igility/Health Association Nova Scotia (HANS) made one of the first endeavours to scale up the Economic Mobility Pathway Pilot (EMPP) this year with a unique mission to Kenya to recruit continuing care assistants. Nova Scotia requires a large number of healthcare workers—specifically to help fill critical labour needs and provide education and healthcare services for the growing population. The goal of this mission was to build a strong candidate pool of skilled refugees to bring to Nova Scotia.
What is EMPP?
The Economic Mobility Pathways Project (EMPP) was launched in 2018 through the Government of Canada to combine refugee resettlement and economic immigration, in support of Canada’s approach to refugee labour mobility.
The EMPP has two key objectives:
- Support Canadian employers to access a new source of skilled labour to fill in-demand occupations needs across Canada.
- Provide a durable solution for skilled refugees that is based on their employment skills and qualifications.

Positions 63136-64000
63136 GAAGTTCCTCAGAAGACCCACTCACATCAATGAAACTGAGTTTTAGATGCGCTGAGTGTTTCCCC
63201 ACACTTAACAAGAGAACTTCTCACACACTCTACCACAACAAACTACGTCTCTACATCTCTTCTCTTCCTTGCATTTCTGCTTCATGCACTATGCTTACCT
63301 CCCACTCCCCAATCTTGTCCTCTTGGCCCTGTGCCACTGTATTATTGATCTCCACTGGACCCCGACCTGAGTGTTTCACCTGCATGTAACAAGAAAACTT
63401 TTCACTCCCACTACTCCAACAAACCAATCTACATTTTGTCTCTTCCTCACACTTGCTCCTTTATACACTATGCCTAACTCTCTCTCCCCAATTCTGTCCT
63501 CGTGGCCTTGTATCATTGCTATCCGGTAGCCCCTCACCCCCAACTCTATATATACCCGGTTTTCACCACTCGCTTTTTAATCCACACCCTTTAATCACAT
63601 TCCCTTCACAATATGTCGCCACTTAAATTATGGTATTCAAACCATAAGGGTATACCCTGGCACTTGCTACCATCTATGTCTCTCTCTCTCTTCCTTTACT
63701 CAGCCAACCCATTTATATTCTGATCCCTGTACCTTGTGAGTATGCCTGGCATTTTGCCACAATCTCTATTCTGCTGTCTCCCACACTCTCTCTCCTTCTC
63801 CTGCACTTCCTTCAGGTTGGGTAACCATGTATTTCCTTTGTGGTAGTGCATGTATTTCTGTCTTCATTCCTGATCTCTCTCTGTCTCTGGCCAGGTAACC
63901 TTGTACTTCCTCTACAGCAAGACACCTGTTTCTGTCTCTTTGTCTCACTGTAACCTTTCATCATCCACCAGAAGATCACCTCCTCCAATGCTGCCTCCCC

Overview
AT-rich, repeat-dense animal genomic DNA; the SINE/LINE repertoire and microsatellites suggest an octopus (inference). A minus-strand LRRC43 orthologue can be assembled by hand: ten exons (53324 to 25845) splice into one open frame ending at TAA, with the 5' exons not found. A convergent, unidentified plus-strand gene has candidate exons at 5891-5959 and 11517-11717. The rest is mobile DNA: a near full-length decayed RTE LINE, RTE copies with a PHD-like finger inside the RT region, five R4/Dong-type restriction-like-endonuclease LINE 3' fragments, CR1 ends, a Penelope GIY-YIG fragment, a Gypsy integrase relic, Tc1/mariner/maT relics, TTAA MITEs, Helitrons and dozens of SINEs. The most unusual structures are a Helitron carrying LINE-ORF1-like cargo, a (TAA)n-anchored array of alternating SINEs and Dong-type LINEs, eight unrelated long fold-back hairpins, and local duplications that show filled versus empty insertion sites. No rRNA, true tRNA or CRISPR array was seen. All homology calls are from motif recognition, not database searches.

About the Mission
On October 8, 2022, the igility/HANS recruitment team travelled to Kenya in collaboration with The Shapiro Foundation, RefugePoint, NSIPG, and OPHR to interview over 100 healthcare professionals eligible to come to Nova Scotia to work under this pathway. During the visit, the recruitment team met with close to 100 EMPP candidates living in Nairobi, as well as in refugee camps located in Kenya such as Dadaab and Kakuma. The team provided 65 of these candidates with conditional job offers at once—this is an achievement that has never been done before. These offer recipients will now be matched with continuing care employers in Nova Scotia for official job offers!
2022 has been significant for healthcare recruitment as this was the first trip under the EMPP program, and the third international trip since March of this year. Nova Scotia, through the Department of Labour, Skills and Immigration has been a leading provincial partner in this initiative and has innovative programming that allow employers to utilize this recruitment option.
The EMPP requires a job offer and allows employers to use existing economic immigration pathways for skilled refugees. These skilled refugees can immigrate based on their qualifications that meet the employer’s labour needs, rather than using refugee resettlement programs. This is also a huge milestone for those who have been living at refugee camps their whole lives.
Not only has this program brought many skilled healthcare workers into our province, but it also opens the door for potential training opportunities in the future for those who don’t yet have a background in continuing care.